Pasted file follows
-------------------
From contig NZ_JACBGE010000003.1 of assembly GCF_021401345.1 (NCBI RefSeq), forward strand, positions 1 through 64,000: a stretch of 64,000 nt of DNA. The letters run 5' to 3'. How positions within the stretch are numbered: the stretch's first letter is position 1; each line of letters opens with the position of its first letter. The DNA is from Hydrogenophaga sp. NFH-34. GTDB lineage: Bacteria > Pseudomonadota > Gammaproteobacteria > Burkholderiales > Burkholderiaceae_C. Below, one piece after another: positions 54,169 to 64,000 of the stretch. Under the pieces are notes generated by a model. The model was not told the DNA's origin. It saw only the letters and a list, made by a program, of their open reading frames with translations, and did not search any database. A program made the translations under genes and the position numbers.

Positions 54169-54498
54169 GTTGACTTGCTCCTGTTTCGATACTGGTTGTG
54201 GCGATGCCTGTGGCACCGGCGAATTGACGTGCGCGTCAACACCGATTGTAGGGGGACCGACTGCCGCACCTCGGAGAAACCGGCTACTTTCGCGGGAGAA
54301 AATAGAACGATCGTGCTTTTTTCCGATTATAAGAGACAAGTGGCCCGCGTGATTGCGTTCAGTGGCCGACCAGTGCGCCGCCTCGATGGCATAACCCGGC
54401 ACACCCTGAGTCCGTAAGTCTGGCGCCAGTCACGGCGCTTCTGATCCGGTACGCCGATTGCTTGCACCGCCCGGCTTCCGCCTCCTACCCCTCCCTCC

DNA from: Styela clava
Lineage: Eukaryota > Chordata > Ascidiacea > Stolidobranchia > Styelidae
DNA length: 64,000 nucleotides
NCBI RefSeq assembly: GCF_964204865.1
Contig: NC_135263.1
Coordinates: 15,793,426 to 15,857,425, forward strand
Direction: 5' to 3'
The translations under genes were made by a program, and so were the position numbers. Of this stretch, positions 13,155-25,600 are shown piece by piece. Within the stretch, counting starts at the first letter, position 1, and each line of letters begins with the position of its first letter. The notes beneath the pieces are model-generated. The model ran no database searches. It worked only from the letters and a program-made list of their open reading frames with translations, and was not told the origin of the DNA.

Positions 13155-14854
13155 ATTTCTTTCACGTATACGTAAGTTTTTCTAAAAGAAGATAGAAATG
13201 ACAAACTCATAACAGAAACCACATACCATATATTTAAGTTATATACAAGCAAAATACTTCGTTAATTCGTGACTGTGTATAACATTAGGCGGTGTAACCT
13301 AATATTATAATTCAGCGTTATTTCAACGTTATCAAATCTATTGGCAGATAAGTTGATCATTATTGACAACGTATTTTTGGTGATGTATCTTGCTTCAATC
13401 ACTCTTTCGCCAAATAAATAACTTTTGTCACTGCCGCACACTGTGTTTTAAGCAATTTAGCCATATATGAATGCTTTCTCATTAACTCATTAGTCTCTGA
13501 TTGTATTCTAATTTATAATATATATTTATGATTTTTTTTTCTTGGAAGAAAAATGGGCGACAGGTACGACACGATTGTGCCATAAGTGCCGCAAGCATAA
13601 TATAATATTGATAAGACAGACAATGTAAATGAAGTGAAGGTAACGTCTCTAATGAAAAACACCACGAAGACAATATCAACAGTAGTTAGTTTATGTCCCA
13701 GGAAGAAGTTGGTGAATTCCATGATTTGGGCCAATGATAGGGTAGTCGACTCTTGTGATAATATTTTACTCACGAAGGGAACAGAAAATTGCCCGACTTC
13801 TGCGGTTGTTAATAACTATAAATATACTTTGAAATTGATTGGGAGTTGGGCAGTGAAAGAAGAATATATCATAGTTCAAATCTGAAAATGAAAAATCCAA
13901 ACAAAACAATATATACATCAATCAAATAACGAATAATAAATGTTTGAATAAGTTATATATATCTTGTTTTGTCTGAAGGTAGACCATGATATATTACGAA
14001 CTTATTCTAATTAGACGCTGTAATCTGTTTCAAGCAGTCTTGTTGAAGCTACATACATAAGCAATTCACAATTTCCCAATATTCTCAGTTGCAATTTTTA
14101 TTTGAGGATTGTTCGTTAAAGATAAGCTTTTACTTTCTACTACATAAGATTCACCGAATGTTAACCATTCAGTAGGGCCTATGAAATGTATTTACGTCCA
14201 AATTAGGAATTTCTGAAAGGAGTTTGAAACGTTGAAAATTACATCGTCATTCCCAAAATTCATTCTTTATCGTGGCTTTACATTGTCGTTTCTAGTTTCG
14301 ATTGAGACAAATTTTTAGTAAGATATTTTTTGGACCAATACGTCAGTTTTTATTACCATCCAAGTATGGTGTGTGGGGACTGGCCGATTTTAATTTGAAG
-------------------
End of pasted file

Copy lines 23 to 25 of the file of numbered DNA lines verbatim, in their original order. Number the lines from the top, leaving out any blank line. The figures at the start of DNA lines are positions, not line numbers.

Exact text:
13801 TGCGGTTGTTAATAACTATAAATATACTTTGAAATTGATTGGGAGTTGGGCAGTGAAAGAAGAATATATCATAGTTCAAATCTGAAAATGAAAAATCCAA
13901 ACAAAACAATATATACATCAATCAAATAACGAATAATAAATGTTTGAATAAGTTATATATATCTTGTTTTGTCTGAAGGTAGACCATGATATATTACGAA
14001 CTTATTCTAATTAGACGCTGTAATCTGTTTCAAGCAGTCTTGTTGAAGCTACATACATAAGCAATTCACAATTTCCCAATATTCTCAGTTGCAATTTTTA